The airline expanded into upstate New York in early 2008, following the sudden demise of Delta Connection carrier Big Sky Airlines. Cape Air began flying three daily round-trips on Essential Air Service routes from Boston to the Adirondack cities of Plattsburgh and Saranac Lake on February 12, 2008.

The airline continued its expansion into New York when they started to fly the EAS routes out of Albany to Watertown, Ogdensburg, and Massena, and Rutland Airport. Cape Air commenced service from Rockland, Maine, and Lebanon, New Hampshire, to Boston on November 1, 2008. Cape Air is currently the only airline offering commercial flights out of Lebanon. Cape Air also flies to/from Westchester County Airport to/from Nantucket and Martha's Vineyard, initially for seasonal summer flights, which has since become year round. The company recently purchased four additional Cessna 402's to assist with the recent growth.

Cape Air was also looking to offer service on the west coast. Cape Air submitted bids to offer service between Newport and Portland in the state of Oregon. The airline was hoping to be selected by the Newport city council to receive a financial grant to jump-start the service.[6] Ultimately they lost out to SeaPort Airlines, which was able to get the service going sooner than the 2010 date that Cape Air had submitted.[7]

The airline also operated in the mid-Atlantic region. Cape Air provided scheduled flights from both the Hagerstown Regional Airport and the Lancaster Airport to the Baltimore-Washington International Airport.[8] Service out of BWI ended in October 2012.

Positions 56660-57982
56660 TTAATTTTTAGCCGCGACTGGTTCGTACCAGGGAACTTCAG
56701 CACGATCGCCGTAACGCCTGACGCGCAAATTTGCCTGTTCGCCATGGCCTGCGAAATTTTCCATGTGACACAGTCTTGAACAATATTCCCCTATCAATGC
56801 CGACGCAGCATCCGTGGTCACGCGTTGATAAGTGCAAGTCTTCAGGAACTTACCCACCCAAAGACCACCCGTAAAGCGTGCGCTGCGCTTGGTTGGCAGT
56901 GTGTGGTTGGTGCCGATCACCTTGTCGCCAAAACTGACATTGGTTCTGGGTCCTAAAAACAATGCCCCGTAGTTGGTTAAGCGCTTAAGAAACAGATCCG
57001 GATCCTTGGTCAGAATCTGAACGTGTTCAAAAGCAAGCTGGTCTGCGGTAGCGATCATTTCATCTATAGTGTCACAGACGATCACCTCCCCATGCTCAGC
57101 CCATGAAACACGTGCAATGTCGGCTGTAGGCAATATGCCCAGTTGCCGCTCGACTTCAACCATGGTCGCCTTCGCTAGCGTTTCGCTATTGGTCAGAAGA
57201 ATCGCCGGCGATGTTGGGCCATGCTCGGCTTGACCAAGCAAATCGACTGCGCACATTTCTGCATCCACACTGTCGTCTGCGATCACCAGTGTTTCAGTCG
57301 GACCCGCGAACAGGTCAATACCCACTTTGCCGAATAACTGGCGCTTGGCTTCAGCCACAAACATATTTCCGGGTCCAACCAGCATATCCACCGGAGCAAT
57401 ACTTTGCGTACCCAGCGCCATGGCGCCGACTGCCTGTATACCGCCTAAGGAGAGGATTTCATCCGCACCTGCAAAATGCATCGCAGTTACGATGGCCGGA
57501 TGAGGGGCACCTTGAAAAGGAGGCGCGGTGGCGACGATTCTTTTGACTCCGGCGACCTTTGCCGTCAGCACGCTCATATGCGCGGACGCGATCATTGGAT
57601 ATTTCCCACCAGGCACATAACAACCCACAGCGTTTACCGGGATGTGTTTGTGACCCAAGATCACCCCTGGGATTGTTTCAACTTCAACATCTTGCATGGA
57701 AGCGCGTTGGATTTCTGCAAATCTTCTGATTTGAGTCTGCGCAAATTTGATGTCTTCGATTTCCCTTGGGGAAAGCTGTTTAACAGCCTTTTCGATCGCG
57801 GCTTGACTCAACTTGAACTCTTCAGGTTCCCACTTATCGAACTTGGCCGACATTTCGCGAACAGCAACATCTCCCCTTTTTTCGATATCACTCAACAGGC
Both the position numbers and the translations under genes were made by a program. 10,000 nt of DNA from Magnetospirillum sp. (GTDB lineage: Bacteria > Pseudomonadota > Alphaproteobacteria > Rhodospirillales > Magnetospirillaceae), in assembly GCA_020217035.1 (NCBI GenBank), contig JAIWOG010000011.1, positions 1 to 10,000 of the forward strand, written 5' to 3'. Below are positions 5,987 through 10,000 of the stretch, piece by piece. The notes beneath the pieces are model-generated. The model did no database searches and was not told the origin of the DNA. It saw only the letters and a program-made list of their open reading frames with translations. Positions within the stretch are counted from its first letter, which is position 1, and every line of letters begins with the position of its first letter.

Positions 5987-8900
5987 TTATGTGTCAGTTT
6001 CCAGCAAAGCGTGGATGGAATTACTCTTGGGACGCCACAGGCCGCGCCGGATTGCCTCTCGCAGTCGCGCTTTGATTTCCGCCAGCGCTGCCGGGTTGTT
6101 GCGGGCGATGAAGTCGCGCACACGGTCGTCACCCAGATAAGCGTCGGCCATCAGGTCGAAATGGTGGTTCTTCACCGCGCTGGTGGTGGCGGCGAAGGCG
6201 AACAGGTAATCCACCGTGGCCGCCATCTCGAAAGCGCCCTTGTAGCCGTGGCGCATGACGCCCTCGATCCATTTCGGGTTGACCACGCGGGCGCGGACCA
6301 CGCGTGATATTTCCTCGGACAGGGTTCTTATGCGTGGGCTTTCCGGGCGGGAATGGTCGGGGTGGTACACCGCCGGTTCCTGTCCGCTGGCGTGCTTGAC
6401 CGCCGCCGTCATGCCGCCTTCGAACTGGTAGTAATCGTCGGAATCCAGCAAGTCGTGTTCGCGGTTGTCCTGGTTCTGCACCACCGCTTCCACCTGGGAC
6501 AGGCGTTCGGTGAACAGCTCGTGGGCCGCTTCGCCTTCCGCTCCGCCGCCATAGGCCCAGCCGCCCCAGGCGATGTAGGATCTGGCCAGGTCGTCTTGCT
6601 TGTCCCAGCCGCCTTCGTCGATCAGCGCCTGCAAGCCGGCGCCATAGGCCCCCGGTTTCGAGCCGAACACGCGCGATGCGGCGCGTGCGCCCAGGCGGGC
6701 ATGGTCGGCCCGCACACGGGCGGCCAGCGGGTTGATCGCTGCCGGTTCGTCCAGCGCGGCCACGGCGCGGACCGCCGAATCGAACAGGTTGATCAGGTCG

In September 2010, the U.S. Department of Transportation selected Cape Air to fly a federally subsidized route connecting Augusta, Maine, and Boston. For serving the route, Cape Air receives an annual subsidy of $1.4 million from the federal Essential Air Service program, commonly known as EAS. Service to/from Augusta began in December 2010.[9]

Cape Air operates EAS Service from Lambert-St. Louis International Airport to Cape Girardeau, MO; Kirksville, MO; Ft. Leonard Wood, MO; Marion, IL, Quincy, IL; and Owensboro, KY.

Cape Air has held discussions with airport officials to offer service between Pittsburgh International Airport and Arnold Palmer Regional Airport in Latrobe, Pennsylvania and Erie International Airport in Erie, Pennsylvania.[10]

In May 2013, Cape Air named Linda Markham as the new President and Chief Administrative Officer.

In September 2013, the DOT selected Cape Air to provide EAS service between Billings and five communities in Eastern Montana, including, Sidney, Glendive, Glasgow, Havre and Wolf Point. Service in Montana started on December 10, 2013.

Cape Air is the largest independent regional airline in the United States and carried almost 735,000 passengers in 2012, with new routes driving steady increases over time. Cape Air offers up to 550 daily flights system wide.

Nantucket Airlines[edit]

Main article: Nantucket Airlines